The influence of influencers is overhyped. We all want to believe that there are these super-hero influencers that can make dramatic changes to organizations, countries, and societies. The idea has...
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The idea has been spread in pop-culture in books like Malcolm Gladwell’s the Tipping Point. Recent developments in Network Sciencehave shown that our understanding of influencers – the super-connected individuals in our organizations and society – is more or less wrong.
So what is the truth behind influencers? The science is still figuring it out, but here is what we have learned so far.
It’s all about Micro-Influencers
The super-connected influencer do not exist, instead there are micro-influencers – those that have slightly more influence than the rest of the population influencing those around them to spread their ideas and messages about certain topics. (I would consider my friend Andrew a micro-influencer, he got our whole group of friends drinking high-quality craft beer after he himself jumped into the cult of American craft beer drinking).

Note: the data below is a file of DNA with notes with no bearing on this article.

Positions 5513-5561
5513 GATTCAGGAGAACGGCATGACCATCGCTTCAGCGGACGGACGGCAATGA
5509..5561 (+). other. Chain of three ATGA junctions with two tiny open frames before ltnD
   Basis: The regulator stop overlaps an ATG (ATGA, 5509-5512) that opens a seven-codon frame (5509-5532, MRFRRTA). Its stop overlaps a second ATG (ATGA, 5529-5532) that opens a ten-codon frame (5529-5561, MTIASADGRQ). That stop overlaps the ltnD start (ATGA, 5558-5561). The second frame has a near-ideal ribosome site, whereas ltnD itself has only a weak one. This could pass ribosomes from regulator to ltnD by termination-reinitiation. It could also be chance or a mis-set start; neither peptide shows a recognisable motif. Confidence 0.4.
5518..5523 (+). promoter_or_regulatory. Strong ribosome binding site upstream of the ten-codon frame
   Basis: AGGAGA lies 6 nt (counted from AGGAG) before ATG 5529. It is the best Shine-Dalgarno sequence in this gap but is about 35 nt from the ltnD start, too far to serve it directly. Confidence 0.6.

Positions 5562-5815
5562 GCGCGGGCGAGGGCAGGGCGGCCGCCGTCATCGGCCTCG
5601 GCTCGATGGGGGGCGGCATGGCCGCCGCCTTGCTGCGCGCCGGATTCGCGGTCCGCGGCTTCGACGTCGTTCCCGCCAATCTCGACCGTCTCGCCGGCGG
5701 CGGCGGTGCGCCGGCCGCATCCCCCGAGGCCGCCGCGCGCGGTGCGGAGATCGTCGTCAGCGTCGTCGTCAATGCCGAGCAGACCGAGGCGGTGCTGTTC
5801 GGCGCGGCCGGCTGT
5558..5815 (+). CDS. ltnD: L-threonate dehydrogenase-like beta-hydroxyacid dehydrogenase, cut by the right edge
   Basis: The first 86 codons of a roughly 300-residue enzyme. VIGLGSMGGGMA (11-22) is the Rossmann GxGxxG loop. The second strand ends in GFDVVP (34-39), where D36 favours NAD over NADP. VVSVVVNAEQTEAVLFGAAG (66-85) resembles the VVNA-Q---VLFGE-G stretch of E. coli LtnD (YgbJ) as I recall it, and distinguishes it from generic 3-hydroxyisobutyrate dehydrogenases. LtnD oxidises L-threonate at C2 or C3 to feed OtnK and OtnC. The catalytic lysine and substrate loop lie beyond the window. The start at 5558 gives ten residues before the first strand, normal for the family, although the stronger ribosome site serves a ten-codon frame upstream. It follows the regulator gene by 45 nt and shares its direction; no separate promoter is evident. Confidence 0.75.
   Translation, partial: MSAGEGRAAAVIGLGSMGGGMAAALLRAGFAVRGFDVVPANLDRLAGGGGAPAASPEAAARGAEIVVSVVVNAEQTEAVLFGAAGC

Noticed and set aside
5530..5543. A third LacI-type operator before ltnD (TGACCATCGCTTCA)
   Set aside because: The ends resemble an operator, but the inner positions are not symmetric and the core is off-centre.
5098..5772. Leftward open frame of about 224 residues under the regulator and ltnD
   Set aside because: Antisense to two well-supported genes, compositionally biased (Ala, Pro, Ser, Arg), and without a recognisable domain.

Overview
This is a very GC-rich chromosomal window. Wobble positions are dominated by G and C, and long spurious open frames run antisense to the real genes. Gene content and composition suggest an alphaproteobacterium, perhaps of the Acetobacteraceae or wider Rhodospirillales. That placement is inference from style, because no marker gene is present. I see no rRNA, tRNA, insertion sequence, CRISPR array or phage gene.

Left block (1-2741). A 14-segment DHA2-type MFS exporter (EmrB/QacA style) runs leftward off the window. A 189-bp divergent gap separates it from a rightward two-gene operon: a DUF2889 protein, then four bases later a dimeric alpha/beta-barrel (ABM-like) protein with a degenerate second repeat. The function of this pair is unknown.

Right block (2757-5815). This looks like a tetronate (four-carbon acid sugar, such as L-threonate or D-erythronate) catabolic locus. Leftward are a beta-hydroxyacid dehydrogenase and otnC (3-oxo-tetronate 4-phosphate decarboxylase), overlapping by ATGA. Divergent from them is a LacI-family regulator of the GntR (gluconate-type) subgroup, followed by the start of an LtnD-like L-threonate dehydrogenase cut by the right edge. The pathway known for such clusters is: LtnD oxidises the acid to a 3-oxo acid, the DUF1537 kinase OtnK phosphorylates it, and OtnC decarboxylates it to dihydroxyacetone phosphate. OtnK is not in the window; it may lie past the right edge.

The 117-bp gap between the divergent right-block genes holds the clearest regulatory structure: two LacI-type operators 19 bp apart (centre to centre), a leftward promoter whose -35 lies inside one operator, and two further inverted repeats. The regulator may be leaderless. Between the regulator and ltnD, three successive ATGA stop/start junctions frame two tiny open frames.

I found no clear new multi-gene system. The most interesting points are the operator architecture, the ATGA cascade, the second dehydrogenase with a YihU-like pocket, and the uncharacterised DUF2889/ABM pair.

We use to think that the human social network was constructed like our airport network (also called scale-free networks), there are hubs in which most traffic can get to most places, thus have huge influence on the flow of information.
The truth is that there are no Chicago O’Hare, or London Heathrow individuals. Why? Because the human network does not work like the airport transportation network. The human capacity to manage relationships is finite. Unlike our major airports, we cannot just construct another terminal in ourselves to deal with more traffic. We have a limited number of relationships we can actively manage and the reach of our direct influence is limited by the relationships we manage.
The average number of friends people have on Facebook is around 200 – but there are some Facebook users who have 2000 friends (the max for an individual account), which is only 1 magnitude greater, not 10 or 20 times greater like we would expect if our human networks were more like airports: like the difference between Colorado Springs Airport traffic and Chicago O’Hare.